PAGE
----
Current Standard Missiles can intercept Iranian rockets with a 2000 kilometer range but much beyond that and we are pushing the envelope. An interceptor with a speed of between 4-5/6 kilometers per second could defend all of Europe from Iranian missile threats with from between 1-3 ships. The previous administration had plans in their defense five year planning to develop just such systems and use some portion of the planned deployment of some 80+ Aegis ships to provide just such protection.

Finally, even if it is true that there was no quid pro quo in the decision to stop missile defense deployments in Poland and the Czech Republic, the impression was left that Russian threats, bullying and coercive behavior succeeded in undermining NATO and the decision to go forward with much needed deployments. Russia has sent a message to other governments in the region that they will not hesitate to use financial, economic and military resources with which to intimidate and bully governments who might make decision with which they do not agree. In an outrageous move, the Russian threatened to deploy nuclear armed Askander missiles in areas nearby to Poland to pressure Warsaw to not go forward with such deployments. And just recently, the Russians have said that deployments of mobile, ship-based missile defenses in the Baltic or Arctic would be opposed by Moscow because the interceptors, if fast enough, would have a capability against Russian rockets aimed over the North Pole toward the United States.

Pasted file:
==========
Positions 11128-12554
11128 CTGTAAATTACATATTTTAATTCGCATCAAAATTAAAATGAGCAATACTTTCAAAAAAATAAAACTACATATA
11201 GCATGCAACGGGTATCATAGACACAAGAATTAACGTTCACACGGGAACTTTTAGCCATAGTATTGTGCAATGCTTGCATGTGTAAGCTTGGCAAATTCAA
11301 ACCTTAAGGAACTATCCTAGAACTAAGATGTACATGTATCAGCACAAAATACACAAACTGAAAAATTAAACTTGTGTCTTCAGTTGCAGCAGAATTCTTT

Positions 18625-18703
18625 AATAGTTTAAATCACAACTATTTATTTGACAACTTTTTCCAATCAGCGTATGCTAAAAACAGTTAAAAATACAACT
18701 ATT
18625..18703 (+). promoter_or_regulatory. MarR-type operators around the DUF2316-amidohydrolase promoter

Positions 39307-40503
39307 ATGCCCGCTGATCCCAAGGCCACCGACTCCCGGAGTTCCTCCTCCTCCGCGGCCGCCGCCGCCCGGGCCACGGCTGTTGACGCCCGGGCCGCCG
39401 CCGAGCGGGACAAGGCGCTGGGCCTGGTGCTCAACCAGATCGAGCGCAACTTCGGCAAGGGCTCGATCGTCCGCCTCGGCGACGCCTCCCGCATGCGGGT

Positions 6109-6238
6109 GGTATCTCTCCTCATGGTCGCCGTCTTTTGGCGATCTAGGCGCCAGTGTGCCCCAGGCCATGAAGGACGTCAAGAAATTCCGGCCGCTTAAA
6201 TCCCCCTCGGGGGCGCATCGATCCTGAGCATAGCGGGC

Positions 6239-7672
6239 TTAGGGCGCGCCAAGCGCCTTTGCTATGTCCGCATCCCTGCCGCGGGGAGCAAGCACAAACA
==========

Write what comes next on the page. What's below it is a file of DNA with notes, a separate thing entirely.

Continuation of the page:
Dieter Farwick: What is the advantage of the new plan? And how will the new systems be deployed?

"The aquisition of additional US and allied inventories of missile defeneses need to be accelerated"
"The aquisition of additional US and allied inventories of missile defeneses need to be accelerated"
Peter Huessy: First, it should be understood the "new" plan is not fully developed yet and so we do not know the exact planned acquisition strategy. We do know the number of SM's to be purchased remains the same at 320; that the number of PAC-3, Patriot and THAAD batteries may be accelerated but the previous administration was considering exactly such a strategy in order to more fully deploy such systems in NATO and the Persian Gulf.